The New Wave of
EEG Monitoring.

Helping blaze a path toward better health.

Continuous EEG monitoring

Continuous EEG monitoring (cEEG) can require intense use of resources, when scalp electrodes be placed, signal quality checks, and continuous monitoring must be performed on a 24 hour a day basis by a technologist or physician on staff. Due to developments in secure remote access technology the capability to monitor the brain of critically ill patients outside the academic university or teaching hospital is now available. NeuroTrace allows any hospital or clinic, regardless of size or resources, to provide continuous EEG monitoring.

What is Continuous EEG Monitoring?

EEG monitoring is one of the best tools for determining cerebral activity. Continuous EEG monitoring provides dynamic information about brain function, permitting early detection of changes in neurologic status. It is especially useful in patients unable to follow directions because of compromised consciousness or other difficulties.

Continuous EEG monitoring (cEEG) detects and guides treatment of nonconvulsive seizures, common in comatose patients, critically ill patients, and neonates with acute brain injury, and a source of great harm if untreated. Providing real time information about changes in brain function, cEEG also makes it possible to detect ischemia, hemorrhage, and increased intracranial pressure.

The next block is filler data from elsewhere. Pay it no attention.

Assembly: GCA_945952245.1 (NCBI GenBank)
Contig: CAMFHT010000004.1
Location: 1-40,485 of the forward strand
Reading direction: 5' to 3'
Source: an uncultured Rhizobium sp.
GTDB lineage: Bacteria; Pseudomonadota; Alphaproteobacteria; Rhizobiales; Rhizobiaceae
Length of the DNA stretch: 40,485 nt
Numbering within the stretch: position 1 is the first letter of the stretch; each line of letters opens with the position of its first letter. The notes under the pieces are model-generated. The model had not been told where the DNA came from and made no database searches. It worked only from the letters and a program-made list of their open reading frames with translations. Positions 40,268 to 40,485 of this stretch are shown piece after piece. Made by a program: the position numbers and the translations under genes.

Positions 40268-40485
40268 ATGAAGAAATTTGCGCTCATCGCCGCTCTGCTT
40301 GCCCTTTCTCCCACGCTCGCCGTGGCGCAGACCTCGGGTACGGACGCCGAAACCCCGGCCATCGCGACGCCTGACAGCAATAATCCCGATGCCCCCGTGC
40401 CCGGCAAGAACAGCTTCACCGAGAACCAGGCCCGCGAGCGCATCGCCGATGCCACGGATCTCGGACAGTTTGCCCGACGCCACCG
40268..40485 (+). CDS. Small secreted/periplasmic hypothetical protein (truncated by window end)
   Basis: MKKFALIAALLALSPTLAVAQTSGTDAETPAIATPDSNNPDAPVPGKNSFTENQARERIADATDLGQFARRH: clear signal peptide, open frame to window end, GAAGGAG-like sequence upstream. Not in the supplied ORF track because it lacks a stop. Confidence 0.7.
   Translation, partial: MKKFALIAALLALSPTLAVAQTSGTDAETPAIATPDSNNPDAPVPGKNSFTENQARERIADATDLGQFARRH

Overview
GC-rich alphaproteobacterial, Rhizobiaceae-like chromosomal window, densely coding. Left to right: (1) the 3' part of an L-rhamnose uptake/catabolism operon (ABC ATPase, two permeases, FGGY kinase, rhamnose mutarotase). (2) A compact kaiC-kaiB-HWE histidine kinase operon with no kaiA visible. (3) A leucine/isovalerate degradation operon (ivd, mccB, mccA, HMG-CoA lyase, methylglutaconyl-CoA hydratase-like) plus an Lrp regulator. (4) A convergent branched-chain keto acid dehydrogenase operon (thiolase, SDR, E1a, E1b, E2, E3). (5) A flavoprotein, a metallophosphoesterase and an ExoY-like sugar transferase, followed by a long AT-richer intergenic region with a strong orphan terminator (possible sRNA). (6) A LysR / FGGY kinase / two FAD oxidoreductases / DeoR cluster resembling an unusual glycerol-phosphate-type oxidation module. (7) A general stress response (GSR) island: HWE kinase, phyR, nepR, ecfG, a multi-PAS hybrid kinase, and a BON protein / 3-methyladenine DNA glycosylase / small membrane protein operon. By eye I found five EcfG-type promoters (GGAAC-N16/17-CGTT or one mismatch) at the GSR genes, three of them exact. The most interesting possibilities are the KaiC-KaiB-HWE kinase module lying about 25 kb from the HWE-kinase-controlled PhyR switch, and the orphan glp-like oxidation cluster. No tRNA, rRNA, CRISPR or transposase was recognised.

What is the percentage of Non-convulsive seizures in the ICU?

Studies show that up to 10% to 60% of comatose patients may have nonconvulsive seizures (NCSz). NCSz are electrographic seizures with little or no overt clinical manifestations, so EEG is necessary for detection (Anesth Analg 2009;109: Table 2, pg. 508). Furthermore, studies have shown that a 30-min routine EEG will detect less than half of seizures eventually identified by longer cEEG monitoring.

Who needs to be monitored using cEEG?

The EEG provides a noninvasive way to assess brain function in conscious, semi-conscious, and unconscious patients. Patients presenting with cognitive deficits of known or unknown etiology.

  • History of seizure disorder
  • Fluctuating levels of consciousness
  • Acute brain injury
  • Recent convulsive status epilepticus
  • Induced coma
  • Sedation

Continuous EEGs can also be used to monitor vasospasm in subarachnoid hemorrhage and predict outcome.

Changing the Way the World Looks at EEG Testing.